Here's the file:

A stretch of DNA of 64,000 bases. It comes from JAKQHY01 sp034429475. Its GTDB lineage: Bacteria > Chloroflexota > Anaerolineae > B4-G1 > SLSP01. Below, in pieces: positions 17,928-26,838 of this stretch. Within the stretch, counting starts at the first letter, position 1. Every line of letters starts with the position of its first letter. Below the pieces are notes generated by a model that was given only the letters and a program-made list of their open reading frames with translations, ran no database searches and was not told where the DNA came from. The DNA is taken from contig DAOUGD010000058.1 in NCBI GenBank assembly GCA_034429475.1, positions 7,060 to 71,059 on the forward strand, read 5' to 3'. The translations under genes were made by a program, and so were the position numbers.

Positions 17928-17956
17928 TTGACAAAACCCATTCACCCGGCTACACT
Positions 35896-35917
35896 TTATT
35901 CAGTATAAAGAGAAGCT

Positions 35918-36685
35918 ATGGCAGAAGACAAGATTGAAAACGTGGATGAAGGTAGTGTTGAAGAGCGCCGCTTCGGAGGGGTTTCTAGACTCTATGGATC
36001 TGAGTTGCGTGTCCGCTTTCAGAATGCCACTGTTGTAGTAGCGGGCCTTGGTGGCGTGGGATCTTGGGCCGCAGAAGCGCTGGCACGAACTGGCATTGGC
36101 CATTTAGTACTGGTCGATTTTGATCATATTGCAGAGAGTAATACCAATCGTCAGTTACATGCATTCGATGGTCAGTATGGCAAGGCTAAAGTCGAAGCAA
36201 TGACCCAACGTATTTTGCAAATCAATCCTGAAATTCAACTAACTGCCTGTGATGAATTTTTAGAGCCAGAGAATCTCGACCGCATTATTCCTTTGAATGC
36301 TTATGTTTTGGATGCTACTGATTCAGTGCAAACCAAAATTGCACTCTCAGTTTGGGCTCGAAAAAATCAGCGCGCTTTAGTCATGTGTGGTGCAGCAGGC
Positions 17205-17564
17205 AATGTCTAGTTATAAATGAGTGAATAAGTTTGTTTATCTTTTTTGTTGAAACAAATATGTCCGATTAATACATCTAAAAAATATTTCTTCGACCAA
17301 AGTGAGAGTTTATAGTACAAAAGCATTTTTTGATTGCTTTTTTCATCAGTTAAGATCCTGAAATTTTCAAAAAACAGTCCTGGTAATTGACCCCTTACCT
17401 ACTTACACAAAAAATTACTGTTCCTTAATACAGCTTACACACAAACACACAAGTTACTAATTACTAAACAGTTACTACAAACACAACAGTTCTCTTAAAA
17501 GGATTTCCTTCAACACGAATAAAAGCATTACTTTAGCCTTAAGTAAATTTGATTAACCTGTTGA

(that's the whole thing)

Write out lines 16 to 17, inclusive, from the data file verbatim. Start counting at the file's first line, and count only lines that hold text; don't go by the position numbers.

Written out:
17401 ACTTACACAAAAAATTACTGTTCCTTAATACAGCTTACACACAAACACACAAGTTACTAATTACTAAACAGTTACTACAAACACAACAGTTCTCTTAAAA
17501 GGATTTCCTTCAACACGAATAAAAGCATTACTTTAGCCTTAAGTAAATTTGATTAACCTGTTGA